The individuals controlling the Coreflood botnet resided overseas and were largely outside the direct reach of U.S. law enforcement. In 2011, however, CCIPS and the United States Attorney’s Office in Connecticut used a combination of civil and criminal authorities to seize key control servers, shut down the network, and work with private sector partners to help disinfect victims’ computer systems.  Among other things, as part of this ground-breaking law enforcement operation, the Justice Department obtained a court order authorizing the government to respond to signals sent from infected computers in the U.S. to stop the Coreflood software from running, and thus preventing further harm to hundreds of thousands of Americans whose computers were under the control of the botnet.  And, in a relatively short period of time, the Coreflood botnet was dismantled.

As another example of our work to protect the privacy of individuals, in 2011, the United States Attorney’s Office in Los Angeles successfully prosecuted a hacker named Luis Mijangos.  Most hackers hack for money; some for fun; some for politics.  Mijangos, however, hacked for sexual thrill.  He infected victims’ computers with malicious software that gave him complete control over their computers.  He deliberately targeted teens and young women, reading their emails; turning on their computer microphones and listening to conversations taking place in their homes; and watching them through their webcams as they undressed.  Even more frightening, Mijangos then extorted certain victims by threatening to post intimate pictures on the Internet unless the victims provided him with more salacious images or videos of themselves.  When one victim shared Mijangos’s threats with a friend, Mijangos retaliated by posting nude pictures of the victim on her friend’s social networking page.  At the time of his arrest, FBI computer forensics experts determined that he had infected more than 100 computers that were used by approximately 230 individuals, at least 44 of them minors.

There are, of course, countless other examples of the Department’s ground-breaking work to bring cyber criminals to justice.  But I wanted to particularly highlight the Horohorin, Coreflood, and Mijangos prosecutions because they are examples of privacy crimes.  You could classify these crimes simply as hacking – that is, as crimes against computers – but to do so would be to miss the true nature of the harm that these criminals inflicted.  Their actions offend our sense of decency because the criminals used computers to gain power over other people.  Consider, for example, the story of one of Mijangos’s victims.  After he taunted her by transmitting a screenshot of her in the nude – shot with her own computer in her dorm room – she called her boyfriend for advice.  They reportedly talked about calling the police, but as soon as they did, Mijangos sent the boyfriend an anonymous instant message that said: “I know you’re talking to each other right now!”  The victim then decided to call the police.  But when she did, she got a message, too. “I know you just called the police,” he wrote.  His message was unmistakable: he was in control; he knew everything; and he had the power to hurt the victim further if she reported the crime.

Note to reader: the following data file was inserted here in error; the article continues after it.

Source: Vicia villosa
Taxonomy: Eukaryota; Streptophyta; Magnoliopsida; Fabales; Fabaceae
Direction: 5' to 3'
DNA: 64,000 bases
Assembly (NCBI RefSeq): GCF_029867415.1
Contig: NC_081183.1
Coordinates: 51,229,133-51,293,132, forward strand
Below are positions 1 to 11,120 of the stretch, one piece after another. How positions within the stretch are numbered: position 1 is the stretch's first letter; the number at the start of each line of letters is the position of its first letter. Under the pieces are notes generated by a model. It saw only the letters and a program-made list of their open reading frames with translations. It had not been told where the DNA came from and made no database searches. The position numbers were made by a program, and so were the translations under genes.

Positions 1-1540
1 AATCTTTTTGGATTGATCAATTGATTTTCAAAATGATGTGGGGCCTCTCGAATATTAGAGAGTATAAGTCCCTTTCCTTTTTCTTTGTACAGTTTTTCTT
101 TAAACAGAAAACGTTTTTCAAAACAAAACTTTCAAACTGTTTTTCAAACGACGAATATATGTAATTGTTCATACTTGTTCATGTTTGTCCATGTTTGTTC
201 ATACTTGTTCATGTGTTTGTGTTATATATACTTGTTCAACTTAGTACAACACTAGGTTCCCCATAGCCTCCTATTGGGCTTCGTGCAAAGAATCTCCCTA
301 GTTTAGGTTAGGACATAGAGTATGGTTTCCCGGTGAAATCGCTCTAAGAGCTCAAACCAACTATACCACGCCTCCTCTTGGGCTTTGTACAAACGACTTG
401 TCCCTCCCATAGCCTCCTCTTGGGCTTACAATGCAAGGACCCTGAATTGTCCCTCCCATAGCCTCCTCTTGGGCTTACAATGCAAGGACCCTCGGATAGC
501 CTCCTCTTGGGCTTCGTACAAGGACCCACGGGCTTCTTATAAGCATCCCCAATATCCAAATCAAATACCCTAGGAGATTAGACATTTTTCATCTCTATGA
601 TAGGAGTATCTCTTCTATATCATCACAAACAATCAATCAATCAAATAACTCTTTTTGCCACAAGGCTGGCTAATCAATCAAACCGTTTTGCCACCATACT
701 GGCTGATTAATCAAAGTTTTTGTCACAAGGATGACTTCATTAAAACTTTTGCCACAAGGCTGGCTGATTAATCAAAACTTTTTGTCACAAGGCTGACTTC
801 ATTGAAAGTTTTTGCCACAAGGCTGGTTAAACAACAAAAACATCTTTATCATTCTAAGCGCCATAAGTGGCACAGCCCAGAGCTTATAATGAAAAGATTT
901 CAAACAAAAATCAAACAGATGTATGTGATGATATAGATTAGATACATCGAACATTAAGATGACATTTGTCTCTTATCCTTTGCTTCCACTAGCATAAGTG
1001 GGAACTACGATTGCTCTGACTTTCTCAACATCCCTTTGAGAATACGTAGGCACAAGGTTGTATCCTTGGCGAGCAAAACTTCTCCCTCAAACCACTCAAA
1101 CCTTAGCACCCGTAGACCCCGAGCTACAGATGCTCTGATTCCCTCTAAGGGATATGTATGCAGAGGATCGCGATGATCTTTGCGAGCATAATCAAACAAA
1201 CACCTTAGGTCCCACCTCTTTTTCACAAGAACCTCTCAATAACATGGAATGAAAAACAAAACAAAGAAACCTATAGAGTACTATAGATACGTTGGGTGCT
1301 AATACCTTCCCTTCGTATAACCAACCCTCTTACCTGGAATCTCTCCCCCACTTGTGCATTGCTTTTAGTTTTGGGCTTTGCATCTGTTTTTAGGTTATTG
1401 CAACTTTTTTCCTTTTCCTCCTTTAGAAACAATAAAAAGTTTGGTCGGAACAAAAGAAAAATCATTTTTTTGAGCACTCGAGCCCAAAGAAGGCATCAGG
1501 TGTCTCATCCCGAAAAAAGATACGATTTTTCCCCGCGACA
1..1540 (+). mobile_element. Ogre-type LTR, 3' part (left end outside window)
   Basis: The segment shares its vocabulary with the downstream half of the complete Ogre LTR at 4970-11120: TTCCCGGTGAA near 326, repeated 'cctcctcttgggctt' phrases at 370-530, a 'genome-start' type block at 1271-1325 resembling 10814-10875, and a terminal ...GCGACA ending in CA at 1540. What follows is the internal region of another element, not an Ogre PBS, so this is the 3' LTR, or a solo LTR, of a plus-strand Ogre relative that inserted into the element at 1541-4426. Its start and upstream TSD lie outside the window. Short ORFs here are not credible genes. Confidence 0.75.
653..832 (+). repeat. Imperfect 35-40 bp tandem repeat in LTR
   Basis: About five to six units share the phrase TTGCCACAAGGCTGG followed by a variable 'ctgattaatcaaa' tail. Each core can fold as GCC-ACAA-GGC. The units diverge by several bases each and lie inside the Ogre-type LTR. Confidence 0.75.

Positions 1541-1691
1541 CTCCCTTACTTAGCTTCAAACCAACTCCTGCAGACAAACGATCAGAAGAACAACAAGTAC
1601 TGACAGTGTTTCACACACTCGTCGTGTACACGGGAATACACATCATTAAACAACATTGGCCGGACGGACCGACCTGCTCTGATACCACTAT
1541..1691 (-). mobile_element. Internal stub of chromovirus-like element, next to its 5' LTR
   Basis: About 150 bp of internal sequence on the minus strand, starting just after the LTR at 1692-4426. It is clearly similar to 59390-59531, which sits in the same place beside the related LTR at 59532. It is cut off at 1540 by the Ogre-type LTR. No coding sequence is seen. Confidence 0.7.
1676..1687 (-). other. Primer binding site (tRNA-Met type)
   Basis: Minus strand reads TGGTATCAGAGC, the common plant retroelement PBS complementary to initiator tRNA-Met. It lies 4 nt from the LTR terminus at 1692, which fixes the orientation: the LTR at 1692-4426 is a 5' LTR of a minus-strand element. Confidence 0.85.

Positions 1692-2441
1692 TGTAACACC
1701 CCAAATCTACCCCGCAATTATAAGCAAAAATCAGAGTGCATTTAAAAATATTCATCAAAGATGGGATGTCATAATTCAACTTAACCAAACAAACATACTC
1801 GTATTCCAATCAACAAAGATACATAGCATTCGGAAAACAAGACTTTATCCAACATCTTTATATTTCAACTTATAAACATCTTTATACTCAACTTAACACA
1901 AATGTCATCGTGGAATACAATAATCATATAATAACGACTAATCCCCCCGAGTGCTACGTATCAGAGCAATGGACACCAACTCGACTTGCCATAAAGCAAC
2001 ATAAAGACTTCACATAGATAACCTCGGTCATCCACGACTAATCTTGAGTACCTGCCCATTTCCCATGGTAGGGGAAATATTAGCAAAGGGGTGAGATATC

I highlight these prosecutions today because our ongoing national debate about online privacy has focused largely on companies, such as communications providers, that possess large volumes of information about customers; and on governments, that obtain otherwise private information in the course of criminal investigations or other official activities.  But far less attention has been focused on the degree to which cyber criminals invade privacy every day.  House burglars can enter every room, open every drawer, see into every medicine cabinet, and take whatever they wish.  But computer criminals can inflict far more damage.  They break into computers and steal private photos and emails, set up illegal wiretaps to clean out bank accounts, peer through webcams, and monitor and collect every password.

The Justice Department’s prosecutions disrupt, deter, and punish these crimes, and thus protect the privacy of our citizens.  Yet when some hear about investigators using cutting-edge law enforcement tools to unmask anonymous Internet users, execute search warrants that permit the forensic examination of computers, or use search warrants to access the contents of email accounts, they have sometimes criticized the government for invading privacy.  We take those concerns seriously.  But perspective is necessary.  Criminal investigations, by their nature, uncover facts that some people wish remained private.  Long before computers and the Internet, our society came to the consensus that law enforcement is entitled to use certain tools that are necessary to protect victims and to bring criminals to justice.  So we allow investigators – with search warrants – to enter homes and computers and examine items found there.  We allow prosecutors to ask grand juries to subpoena records from banks, stores, and other companies that may have relevant evidence.  And, we allow law enforcement agents, as in our Coreflood investigation, to use criminal and civil authorities to disable websites and seize computer networks that are used by criminals.